ATLANTA —The American Civil Liberties Union, the ACLU of Georgia and the law firm Buckley Beal LLP announced a settlement today on behalf of a woman who alleged that she was fired from her job in 2016 because her period leaked.
The woman, Alicia Coleman, had been employed through a job training and employment agency in Fort Benning, Georgia as a 911 operator, a job she had held for nearly a decade. She alleged that she was terminated from her job after her period came on unexpectedly while at work. Because she was going through menopause, her period had become irregular and could be very sudden and heavy. She said that after her period leaked on two occasions several months apart, her employer fired her, claiming that it was because she had failed to use proper hygiene.
“I worked hard all my life, and I loved my job. I hope my speaking out will encourage other women who believe they have suffered discrimination in any form to come forward,” said Ms. Coleman
Ms. Coleman initially filed her case in federal court in the Middle District of Georgia, in January of 2017. That court dismissed her case, finding that she had not adequately alleged that what happened to her was a form of sex discrimination. The ACLU then took up her case and appealed to the Eleventh Circuit Court of Appeals, arguing that premenopause and the associated sudden-onset heavy menstruation should be considered protected under Title VII of the Civil Rights Act of 1964, the federal law that prohibits workplace discrimination on the basis of sex, including “pregnancy, childbirth, and related medical conditions.”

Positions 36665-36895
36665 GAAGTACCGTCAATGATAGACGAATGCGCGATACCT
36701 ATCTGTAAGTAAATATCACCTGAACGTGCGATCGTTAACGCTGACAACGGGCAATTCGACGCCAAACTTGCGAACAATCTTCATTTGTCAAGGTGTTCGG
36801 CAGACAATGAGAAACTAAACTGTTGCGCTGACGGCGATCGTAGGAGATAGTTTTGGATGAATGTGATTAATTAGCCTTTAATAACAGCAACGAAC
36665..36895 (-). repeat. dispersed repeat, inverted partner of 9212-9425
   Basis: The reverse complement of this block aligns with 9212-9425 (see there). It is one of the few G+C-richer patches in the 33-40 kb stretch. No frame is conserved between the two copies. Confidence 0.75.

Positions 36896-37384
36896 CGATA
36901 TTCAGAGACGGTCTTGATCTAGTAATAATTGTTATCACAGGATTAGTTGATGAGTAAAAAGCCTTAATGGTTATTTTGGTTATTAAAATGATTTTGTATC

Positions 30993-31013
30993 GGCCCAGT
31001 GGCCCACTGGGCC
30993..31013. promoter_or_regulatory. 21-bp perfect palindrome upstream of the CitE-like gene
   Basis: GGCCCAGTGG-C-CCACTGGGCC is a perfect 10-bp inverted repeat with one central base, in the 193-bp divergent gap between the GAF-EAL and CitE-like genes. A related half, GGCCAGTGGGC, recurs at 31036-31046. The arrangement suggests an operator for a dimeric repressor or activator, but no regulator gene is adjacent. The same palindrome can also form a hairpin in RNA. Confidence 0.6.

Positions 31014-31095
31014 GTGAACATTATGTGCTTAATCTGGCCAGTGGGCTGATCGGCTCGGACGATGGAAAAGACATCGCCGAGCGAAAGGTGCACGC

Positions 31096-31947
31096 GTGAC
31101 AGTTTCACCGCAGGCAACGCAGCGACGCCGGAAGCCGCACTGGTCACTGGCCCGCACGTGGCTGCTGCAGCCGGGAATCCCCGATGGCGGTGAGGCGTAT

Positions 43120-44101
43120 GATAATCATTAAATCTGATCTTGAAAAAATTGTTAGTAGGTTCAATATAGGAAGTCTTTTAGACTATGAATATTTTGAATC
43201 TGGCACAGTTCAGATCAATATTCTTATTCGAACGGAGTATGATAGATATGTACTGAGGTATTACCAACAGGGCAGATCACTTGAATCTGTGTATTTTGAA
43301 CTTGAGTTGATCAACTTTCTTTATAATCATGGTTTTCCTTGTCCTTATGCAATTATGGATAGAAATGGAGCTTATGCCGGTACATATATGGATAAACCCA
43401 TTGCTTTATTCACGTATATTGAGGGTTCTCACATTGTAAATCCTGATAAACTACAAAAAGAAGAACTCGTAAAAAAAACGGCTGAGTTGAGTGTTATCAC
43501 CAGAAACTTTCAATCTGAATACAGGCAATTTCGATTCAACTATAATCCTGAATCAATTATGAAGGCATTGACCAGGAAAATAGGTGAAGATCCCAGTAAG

However, the ACLU reached a settlement with her employer, the Bobby Dodd Institute, before the appeal could be heard. The terms of the settlement are confidential.
“It’s a shame that Ms. Coleman never got her day in court, but we are happy that we were able to arrive at a settlement for our client,” said Sean J. Young, Legal Director of the ACLU of Georgia. “Ms. Coleman’s courage in speaking out helped to start an important conversation about women and periods in the workplace, and to challenge taboos that treat simple biological facts experienced by half the population as shameful.”
The ACLU took up Ms. Coleman’s case as a part of its longstanding effort to ensure an equal playing field for women at work, and achieve a workplace that does not penalize female employees at any stage of their lifespan because of their reproductive function.
“Although Title VII has been the law for 53 years, and the Pregnancy Discrimination Act is about to turn 40, full equality for women at work is unfortunately still out of reach for too many women.” said Brian J. Sutherland, a partner with the Atlanta law firm of Buckley Beal, LLP. “We are very pleased to have partnered with the ACLU in advocating for Ms. Coleman and achieving a positive outcome in her case.”